Interview with Tom Veitch on William S. Burroughs

Tom Veitch Magazine #2

“… How did the book come to be published by Ted Berrigan and C Press? For some reason, Ted liked my writing. The first thing he saw by me was a first-person novel called The Transfigured, which Lorenz Gude showed him in late 1961 or early 1962. He loved it, and we immediately became friends. In fact, I was welcomed into the ‘Tulsa circle’, so to speak, which at that time was headquartered in Ted’s apartment near Columbia University. By the time Ted started C Magazine, I was living in Vermont, and he wrote me saying I ought to come back to New York and join the fun. I did, and we immediately began Malgmo’s End. After he had published C Magazine for a while he wanted to do chapbooks and pamphlets, and so he put together Literary Days, which was the first C Press publication as I recall. What did C Press mean to you as a young writer? How did C, a journal of poetry, relate to the other mimeos of the time, like Elephant, Fuck You or Lines? It is hard to say. I remember those times as mostly being about freedom and having fun. As Lorenz Gude (who was the New York Poets’ unofficial photographer) has said, ‘you could be walking home at four in the morning having had an experience that at seven o’clock in the evening you had no idea you were going to have, and that happened regularly.’ For Ted poetry was very much a social thing, a literal meeting of minds and hearts. For Ed Sanders it was a revolutionary thing, sticking it to the establishment, and so forth. Aram Saroyan came along later, with Lines. He moved down from Cambridge, as I recall. Lines was about the poetry itself. One could say a lot more about those days, of course, and people have. As young men, we were really trying to find out who we were and what was our mission in life. Ted knew what his mission was, and so he became a mentor to us. …”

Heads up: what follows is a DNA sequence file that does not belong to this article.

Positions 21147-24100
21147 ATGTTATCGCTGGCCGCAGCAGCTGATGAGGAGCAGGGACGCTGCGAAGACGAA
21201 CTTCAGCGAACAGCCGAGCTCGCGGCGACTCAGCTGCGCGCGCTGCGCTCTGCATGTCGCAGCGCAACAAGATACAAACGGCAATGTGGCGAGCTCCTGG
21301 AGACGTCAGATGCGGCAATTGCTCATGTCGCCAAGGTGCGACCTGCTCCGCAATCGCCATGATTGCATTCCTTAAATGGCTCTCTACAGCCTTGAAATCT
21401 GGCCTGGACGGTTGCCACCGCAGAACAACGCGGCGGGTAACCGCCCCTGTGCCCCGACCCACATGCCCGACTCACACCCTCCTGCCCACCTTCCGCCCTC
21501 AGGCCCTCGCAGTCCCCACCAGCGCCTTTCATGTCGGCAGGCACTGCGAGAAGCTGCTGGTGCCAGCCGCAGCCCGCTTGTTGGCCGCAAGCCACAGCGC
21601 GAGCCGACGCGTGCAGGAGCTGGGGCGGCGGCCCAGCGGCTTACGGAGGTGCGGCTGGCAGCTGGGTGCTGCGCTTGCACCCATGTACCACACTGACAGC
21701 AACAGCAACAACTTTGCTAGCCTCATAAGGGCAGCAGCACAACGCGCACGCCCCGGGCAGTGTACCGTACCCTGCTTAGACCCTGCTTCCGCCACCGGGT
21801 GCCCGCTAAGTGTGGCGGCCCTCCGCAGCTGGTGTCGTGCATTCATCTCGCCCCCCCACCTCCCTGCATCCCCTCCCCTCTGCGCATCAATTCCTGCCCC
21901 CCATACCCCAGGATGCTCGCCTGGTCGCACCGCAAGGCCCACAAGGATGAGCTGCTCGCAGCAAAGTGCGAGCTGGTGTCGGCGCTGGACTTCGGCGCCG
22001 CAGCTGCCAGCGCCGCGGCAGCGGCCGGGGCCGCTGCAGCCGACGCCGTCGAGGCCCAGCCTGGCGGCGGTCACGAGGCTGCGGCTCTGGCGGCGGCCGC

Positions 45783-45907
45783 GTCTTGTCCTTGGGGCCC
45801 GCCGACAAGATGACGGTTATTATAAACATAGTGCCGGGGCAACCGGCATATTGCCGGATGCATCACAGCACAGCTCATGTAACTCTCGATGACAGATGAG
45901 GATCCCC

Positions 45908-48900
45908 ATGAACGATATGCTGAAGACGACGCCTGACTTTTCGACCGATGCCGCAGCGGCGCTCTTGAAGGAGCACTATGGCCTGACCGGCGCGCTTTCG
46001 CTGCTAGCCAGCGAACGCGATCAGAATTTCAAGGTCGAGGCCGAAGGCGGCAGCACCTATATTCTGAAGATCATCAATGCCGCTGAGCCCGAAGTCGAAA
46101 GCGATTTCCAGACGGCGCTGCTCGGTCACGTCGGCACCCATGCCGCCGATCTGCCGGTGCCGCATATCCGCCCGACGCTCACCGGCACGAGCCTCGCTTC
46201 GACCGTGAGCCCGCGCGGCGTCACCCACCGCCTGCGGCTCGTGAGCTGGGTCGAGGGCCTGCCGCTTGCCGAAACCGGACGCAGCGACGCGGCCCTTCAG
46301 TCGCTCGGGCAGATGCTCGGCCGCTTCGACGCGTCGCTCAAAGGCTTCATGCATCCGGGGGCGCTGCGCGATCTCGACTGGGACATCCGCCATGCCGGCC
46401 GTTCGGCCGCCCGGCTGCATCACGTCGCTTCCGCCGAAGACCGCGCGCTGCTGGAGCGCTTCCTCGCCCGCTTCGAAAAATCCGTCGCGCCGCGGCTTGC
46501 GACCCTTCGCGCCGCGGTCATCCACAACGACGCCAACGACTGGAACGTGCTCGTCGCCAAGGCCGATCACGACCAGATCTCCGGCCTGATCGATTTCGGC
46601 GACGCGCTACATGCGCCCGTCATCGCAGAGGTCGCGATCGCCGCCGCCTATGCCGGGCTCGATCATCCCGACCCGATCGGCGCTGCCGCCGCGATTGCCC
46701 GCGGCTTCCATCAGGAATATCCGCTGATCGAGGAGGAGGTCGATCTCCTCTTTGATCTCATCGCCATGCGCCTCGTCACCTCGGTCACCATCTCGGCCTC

Reality Studio

The Naked Express

About 1960s: Days of Rage

Bill Davis - 1960s: Days of Rage
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